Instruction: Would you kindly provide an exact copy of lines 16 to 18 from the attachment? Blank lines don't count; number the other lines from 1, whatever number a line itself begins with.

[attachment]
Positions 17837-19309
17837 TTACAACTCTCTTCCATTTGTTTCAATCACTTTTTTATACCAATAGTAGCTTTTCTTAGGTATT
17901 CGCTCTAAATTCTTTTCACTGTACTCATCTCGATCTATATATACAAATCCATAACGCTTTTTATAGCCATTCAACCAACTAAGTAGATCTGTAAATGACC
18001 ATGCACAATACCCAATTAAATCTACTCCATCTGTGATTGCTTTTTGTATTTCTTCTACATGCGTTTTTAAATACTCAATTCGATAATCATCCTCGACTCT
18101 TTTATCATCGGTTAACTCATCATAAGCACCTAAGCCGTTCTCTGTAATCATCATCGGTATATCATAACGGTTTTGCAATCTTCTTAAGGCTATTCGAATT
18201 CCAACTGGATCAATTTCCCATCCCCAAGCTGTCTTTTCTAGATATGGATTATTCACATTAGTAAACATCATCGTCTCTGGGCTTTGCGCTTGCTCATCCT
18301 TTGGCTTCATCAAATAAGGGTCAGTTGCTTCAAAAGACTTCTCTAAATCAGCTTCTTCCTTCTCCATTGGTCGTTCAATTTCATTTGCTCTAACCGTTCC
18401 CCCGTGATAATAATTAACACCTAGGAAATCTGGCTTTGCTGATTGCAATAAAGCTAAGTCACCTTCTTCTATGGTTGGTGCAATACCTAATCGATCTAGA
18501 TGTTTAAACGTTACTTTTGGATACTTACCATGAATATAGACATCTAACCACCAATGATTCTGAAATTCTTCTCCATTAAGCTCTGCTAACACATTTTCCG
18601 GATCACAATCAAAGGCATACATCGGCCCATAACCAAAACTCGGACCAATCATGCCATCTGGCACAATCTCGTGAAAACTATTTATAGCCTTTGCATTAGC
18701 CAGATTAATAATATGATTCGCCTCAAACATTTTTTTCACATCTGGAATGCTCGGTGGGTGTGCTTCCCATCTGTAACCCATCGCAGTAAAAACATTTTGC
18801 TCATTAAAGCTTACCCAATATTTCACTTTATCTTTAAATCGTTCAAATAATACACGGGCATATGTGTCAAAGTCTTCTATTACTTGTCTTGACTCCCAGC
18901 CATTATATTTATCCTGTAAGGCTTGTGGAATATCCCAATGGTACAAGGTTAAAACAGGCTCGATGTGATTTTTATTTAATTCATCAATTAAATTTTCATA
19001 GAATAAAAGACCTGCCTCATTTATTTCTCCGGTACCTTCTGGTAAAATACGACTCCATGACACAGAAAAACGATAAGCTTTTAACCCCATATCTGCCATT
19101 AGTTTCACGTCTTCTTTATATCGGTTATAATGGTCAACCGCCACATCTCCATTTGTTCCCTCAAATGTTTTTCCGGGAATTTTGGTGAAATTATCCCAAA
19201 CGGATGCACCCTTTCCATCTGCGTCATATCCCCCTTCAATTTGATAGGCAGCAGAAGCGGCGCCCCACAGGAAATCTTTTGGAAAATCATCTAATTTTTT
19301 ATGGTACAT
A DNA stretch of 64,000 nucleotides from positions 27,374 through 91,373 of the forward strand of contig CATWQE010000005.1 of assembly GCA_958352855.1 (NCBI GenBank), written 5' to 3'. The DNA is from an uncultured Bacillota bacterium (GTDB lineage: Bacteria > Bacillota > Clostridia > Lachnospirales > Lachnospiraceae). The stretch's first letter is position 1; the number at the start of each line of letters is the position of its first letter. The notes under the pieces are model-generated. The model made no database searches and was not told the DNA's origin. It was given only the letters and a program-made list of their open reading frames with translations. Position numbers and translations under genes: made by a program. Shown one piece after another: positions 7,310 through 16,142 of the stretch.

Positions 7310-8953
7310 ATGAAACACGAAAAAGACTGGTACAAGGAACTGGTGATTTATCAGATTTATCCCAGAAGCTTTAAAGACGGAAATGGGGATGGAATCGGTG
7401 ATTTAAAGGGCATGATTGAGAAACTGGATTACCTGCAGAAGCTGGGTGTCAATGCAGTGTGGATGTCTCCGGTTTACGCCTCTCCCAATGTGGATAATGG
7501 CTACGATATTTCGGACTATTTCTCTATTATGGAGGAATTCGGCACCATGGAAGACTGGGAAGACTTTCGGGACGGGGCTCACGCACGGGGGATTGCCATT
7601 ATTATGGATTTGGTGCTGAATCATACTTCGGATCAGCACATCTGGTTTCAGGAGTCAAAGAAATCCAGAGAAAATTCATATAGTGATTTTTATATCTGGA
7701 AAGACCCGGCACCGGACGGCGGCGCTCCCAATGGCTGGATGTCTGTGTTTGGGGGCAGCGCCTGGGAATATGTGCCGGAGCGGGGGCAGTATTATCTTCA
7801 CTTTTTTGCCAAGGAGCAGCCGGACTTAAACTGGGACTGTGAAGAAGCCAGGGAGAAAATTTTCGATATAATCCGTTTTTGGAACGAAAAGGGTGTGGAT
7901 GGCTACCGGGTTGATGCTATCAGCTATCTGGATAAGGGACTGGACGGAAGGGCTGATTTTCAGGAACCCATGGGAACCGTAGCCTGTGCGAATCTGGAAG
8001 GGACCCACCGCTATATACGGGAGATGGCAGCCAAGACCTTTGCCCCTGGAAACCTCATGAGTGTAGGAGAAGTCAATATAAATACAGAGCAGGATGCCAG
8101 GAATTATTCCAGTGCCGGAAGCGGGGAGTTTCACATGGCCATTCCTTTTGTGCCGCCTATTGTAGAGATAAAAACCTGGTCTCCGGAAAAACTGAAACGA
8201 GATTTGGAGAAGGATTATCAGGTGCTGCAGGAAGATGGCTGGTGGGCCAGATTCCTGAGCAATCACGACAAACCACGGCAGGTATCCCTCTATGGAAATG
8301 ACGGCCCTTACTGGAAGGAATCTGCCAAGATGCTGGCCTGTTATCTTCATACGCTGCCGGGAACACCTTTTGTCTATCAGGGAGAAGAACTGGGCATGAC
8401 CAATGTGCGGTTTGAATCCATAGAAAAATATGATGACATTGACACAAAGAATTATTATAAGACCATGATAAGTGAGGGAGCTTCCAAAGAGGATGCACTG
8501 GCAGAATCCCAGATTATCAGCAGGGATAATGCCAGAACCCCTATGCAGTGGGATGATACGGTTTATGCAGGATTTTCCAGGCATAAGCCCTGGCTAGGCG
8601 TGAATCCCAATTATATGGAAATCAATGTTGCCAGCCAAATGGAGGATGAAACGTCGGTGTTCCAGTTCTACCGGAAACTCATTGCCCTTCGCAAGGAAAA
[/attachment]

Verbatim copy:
19201 CGGATGCACCCTTTCCATCTGCGTCATATCCCCCTTCAATTTGATAGGCAGCAGAAGCGGCGCCCCACAGGAAATCTTTTGGAAAATCATCTAATTTTTT
19301 ATGGTACAT
A DNA stretch of 64,000 nucleotides from positions 27,374 through 91,373 of the forward strand of contig CATWQE010000005.1 of assembly GCA_958352855.1 (NCBI GenBank), written 5' to 3'. The DNA is from an uncultured Bacillota bacterium (GTDB lineage: Bacteria > Bacillota > Clostridia > Lachnospirales > Lachnospiraceae). The stretch's first letter is position 1; the number at the start of each line of letters is the position of its first letter. The notes under the pieces are model-generated. The model made no database searches and was not told the DNA's origin. It was given only the letters and a program-made list of their open reading frames with translations. Position numbers and translations under genes: made by a program. Shown one piece after another: positions 7,310 through 16,142 of the stretch.